|dc.description.abstract||The shipbuilding industry is characterized by fierce competition on cost and quality. The last decades, low-cost actors in Asia have taken the lead position in the industry, and many ship designers have started using these low-costs actors to introduce their designs to the market. Due to high information complexity in designs, ship designers and shipbuilders need to have tight relations in the supply chain, which is difficult to obtain for geographically dispersed actors. Ulstein Design and Solutions (UDS) has followed the trend of selling designs to low-cost shipbuilders, but they find it difficult to control the geographically dispersed relations with the shipbuilders. Therefore, the authors of this master thesis have looked at this business case by investigating how UDS can apply virtual organizing to achieve control over its Asian partner yards.
The research for the master thesis is pursued by means of doing a single case study, investigating how UDS controls its partner yard relations and what literature says about virtually organizing inter-organizational relations. The findings from the case study are matched with the literature findings resulting in a UDS-specific framework for how they can use virtual organizing in its partner yard relations to achieve control in a global market context.
The thesis has revealed that virtual organizing of inter-organizational relations can take place in a structure called Virtual Organization Breeding Environment (VBE). A VBE is a pool of organizations that have both the potential and the interest to cooperate with each other, through the establishment of a base long-term cooperation agreement. In these VBEs, the member organizations can form what is called Virtual Organizations (VOs). The VOs are temporary collaborations, or projects, between two or several organizations that are established to create value in the shape of a product or service. Use of virtual collaboration through the use of ICT tools is an important part of these type of inter-organizational cooperations. It is concluded in this thesis that a VBE and VO structure for cooperation may suit the engineer-to-order (ETO) characteristics of the shipbuilding industry in which UDS operates.
The main outcome of this thesis is a final UDS-specific framework for how the company can virtually organize its partner yard relations to achieve control in the supply chain. The authors of this thesis conclude that virtually organizing the partner yard relations is possible for UDS, but that a gradually implementation, using a stepwise approach, is required to virtualize the relations. Gradual implementation means that parts of the relations between UDS and the partner yards can be virtualized, but due to the partner yards immaturity, a full implementation is not possible at the time of research. Further, the authors emphasize two implications that virtual organizing of the partner yard relations will entail for UDS. First, the implementation will lead to a formalization of UDS partner yard relations. Second, UDS must take the lead in implementing the required changes that virtual organizing entails. Both these aspects are currently in opposition to the wanted strategic direction of UDS, as UDS seeks to avoid responsibility and minimize its risk and commitment in the relations towards partner yards. Therefore, the authors of this thesis do not recommend UDS to virtualize its partner yard relations before assessing whether the company is willing to formalize the relations and take on a stronger lead position.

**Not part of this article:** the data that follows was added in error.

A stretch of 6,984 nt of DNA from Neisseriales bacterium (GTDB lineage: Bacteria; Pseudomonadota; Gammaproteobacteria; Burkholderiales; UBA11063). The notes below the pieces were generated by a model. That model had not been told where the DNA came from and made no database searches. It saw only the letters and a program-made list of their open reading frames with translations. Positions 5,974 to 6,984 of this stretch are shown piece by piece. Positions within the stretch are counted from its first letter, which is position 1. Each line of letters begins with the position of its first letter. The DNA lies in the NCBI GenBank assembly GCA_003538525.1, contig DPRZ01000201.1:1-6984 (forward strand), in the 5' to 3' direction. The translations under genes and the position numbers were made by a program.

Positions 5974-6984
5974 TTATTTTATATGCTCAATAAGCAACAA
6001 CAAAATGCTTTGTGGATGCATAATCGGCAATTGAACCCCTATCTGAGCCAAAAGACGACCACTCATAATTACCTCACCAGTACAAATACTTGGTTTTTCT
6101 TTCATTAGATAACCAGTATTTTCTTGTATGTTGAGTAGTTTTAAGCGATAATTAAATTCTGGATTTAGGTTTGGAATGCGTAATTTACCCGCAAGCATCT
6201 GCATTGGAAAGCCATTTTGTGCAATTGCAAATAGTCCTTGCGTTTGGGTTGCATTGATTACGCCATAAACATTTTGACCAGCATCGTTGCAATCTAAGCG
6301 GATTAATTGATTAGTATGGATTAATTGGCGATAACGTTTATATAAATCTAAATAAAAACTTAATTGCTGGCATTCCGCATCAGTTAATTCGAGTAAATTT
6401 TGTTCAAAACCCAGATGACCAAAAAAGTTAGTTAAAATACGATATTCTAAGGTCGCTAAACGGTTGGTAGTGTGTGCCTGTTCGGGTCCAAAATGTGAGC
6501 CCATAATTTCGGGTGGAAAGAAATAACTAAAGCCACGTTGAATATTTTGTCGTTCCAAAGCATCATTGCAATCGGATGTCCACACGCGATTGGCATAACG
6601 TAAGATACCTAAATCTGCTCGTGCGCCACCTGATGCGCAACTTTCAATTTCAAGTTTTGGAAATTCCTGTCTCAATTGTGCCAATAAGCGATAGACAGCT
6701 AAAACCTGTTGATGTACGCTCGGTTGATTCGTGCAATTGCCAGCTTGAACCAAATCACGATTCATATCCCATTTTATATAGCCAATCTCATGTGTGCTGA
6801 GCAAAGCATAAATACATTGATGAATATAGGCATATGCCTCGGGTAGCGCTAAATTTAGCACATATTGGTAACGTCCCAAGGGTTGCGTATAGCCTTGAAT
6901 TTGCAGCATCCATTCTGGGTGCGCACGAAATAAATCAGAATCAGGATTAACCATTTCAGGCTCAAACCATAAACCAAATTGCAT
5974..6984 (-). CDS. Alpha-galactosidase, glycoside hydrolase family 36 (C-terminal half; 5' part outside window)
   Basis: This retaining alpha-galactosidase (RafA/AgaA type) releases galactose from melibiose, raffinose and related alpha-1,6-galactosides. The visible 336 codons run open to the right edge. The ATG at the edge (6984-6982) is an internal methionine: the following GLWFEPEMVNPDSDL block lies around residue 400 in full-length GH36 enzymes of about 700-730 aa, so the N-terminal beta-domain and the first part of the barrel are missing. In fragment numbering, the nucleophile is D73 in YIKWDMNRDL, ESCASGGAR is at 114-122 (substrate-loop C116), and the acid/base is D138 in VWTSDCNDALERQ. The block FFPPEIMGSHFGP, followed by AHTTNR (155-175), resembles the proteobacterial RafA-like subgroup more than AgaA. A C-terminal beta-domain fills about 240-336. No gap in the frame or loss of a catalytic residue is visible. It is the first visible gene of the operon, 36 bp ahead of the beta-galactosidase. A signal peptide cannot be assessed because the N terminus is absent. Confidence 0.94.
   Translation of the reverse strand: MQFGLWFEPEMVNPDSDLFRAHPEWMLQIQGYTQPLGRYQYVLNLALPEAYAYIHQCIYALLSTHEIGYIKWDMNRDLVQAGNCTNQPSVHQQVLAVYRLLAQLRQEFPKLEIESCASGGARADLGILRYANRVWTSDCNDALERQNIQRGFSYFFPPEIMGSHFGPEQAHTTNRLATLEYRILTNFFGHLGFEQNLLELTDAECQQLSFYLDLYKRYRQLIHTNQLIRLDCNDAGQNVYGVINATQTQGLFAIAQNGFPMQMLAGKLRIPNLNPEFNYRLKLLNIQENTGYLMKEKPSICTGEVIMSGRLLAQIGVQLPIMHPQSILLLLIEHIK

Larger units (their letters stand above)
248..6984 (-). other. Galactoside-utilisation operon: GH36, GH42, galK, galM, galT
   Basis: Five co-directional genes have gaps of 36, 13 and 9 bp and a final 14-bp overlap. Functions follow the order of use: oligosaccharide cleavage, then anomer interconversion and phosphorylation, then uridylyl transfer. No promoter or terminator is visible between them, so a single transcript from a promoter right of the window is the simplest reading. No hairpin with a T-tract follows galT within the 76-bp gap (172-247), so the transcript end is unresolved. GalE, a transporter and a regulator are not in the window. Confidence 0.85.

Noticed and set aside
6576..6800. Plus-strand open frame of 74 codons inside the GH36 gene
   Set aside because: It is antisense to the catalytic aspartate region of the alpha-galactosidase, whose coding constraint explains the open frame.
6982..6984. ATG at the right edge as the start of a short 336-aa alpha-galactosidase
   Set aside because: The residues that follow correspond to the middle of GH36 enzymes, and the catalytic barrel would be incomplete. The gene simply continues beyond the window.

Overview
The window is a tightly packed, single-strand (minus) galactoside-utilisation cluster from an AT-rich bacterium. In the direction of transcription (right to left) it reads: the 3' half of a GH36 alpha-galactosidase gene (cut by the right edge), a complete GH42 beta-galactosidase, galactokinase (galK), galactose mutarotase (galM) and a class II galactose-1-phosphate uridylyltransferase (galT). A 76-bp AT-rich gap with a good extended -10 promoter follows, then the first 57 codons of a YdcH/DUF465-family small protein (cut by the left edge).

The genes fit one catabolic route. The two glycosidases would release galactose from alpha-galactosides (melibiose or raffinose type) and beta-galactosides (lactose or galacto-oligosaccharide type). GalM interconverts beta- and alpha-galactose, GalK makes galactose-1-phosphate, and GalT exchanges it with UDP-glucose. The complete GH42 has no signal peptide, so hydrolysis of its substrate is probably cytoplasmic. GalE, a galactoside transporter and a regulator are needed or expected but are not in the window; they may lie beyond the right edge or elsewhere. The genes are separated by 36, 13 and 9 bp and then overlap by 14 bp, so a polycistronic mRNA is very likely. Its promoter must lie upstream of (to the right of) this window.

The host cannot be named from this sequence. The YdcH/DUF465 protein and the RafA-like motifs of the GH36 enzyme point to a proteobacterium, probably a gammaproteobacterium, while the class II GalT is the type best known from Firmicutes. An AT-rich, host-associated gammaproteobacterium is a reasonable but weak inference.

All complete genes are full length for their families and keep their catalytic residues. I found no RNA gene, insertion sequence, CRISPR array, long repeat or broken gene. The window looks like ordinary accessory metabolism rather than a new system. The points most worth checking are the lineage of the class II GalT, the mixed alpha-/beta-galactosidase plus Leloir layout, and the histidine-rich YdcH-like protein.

For practitioners, this study might give a broader understanding of how actors in the shipbuilding industry can virtually organize its relations with other actors, and how such organizing can contribute to achieving greater control in the supply chain. For researchers, the most important contribution is the empirical testing of a VBE and VO management framework and the investigation of how virtual organizing can be applied in inter-organizational relations in the shipbuilding industry.||en